0 of 4 people found the following review helpful
Not the same impact as it used to have,
This review is from: Dirt (Audio CD)
This album has been in my CD collection since 1993 and, although it used to get lots of play back then, I barely even touch it anymore.
The first time I heard Alice in Chains was when they released "Man in the Box" back in 1991. I wasn't that into the "metal" sound at the time (outside of maybe Guns 'N Roses - can't believe I'm admitting that) but "Man in the Box" was just so dark and addictive that I just had to purchase the album, "Facelift." The album as a whole was a very disappointing experience; outside of "Man in the Box," it consisted of bland, uninspired metal. (But it came with a free video tape, which included the "Man in the Box" video, so I wasn't too upset.)
When AiC released "Dirt" in 1993, a lot had changed since their 1991 debut. The Seattle scene was huge, Lollapalooza was THE summer concert event, and AiC were one of the featured bands that year. So, although I hesitated at first, I was too caught up in grunge fever to resist giving the band another shot. "Dirt" was uniformly dark and addictive, creative and varied, pontificating and unique - everything that "Facelift" wasn't. It became a part of my regular playlist for the next few months and it was great experiencing the songs played live that summer at Lollapalooza.
But, of course, things continued to change: the music scene, my personal taste in music, etc. Eventually the album dropped out my regular playlist and was gradually forgotten. Now when I choose to listen to it (which is hardly ever) I never find myself as impressed as I used to be. The first half of the album really bores me. There's really no "catch" to any of the songs. The second half of the album definitely picks up. "Dirt" and "Angry Chair" are good songs. The lyrical theme of drug addiction, life spiraling out of control, ensuing fallout and mental/physical anguish caused by overuse and withdrawal makes for compelling subject matter and disturbing lyrics. But, although the lyrics are well-written, I can't get past Stanley's delivery - there's a whiny, tiresome quality to it that tends to wear thin. As well, the "grungey" guitar playing just doesn't appeal to me anymore.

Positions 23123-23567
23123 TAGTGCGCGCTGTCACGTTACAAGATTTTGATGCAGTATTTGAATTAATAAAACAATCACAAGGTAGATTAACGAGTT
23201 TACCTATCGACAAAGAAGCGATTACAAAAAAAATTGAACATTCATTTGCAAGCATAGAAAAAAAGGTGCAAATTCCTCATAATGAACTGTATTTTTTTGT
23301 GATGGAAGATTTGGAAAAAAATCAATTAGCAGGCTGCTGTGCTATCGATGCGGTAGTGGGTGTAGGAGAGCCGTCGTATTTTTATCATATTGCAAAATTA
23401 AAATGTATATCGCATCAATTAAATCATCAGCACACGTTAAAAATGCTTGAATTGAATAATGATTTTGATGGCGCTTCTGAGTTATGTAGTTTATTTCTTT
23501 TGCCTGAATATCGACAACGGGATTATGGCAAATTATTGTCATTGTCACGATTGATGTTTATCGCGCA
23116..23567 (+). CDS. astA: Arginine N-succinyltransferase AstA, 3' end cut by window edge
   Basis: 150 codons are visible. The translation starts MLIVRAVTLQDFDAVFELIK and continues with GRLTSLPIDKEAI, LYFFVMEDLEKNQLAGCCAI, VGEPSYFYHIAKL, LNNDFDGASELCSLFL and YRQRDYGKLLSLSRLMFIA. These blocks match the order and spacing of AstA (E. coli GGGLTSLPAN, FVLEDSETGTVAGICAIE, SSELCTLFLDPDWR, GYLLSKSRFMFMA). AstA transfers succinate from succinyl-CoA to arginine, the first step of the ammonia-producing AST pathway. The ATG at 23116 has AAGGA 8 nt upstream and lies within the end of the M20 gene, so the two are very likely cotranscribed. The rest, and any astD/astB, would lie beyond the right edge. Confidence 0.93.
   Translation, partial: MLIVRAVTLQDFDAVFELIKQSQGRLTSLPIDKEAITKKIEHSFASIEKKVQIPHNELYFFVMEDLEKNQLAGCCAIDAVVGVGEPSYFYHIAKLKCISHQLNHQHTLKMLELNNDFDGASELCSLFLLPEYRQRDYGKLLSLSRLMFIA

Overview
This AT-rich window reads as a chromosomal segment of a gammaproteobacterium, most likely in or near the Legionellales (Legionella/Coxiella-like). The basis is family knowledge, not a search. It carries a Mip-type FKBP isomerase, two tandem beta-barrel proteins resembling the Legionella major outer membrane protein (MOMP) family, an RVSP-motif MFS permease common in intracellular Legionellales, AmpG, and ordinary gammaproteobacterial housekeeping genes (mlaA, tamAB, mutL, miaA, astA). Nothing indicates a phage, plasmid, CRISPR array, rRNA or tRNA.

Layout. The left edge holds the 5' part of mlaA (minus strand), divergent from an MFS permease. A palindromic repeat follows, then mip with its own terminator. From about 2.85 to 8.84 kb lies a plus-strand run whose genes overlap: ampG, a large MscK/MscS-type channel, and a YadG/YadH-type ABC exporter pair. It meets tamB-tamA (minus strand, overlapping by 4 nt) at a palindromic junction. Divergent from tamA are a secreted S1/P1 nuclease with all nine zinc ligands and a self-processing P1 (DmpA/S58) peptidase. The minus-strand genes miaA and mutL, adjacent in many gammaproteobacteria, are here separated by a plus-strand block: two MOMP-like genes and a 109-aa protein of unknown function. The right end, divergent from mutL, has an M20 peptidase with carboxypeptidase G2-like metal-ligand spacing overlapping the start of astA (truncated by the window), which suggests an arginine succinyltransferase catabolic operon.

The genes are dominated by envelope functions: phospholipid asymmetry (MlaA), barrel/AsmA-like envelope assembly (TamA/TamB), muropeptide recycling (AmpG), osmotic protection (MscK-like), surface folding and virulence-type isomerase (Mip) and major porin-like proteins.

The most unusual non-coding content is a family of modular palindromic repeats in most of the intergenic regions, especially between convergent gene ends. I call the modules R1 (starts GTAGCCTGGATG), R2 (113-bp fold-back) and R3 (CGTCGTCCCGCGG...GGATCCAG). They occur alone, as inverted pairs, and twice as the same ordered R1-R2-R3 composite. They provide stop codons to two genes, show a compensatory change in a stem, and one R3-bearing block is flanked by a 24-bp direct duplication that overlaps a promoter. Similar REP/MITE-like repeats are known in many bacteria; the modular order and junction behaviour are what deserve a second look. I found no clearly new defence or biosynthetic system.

Even though I'm not that into this album anymore, I'd definitely recommend it to those of you that like the type of hard rock that you hear on modern rock radio nowadays. AiC were a significant influence on today's hard rock bands and they did it a heck of a lot better. But if you can't stand what you hear on the radio and don't care for grunge or metal, stay away.
This will always be in my music collection because it was a keynote album at a memorable period in my life. However, if it hadn't been, I'd sell it to a used CD store in a second.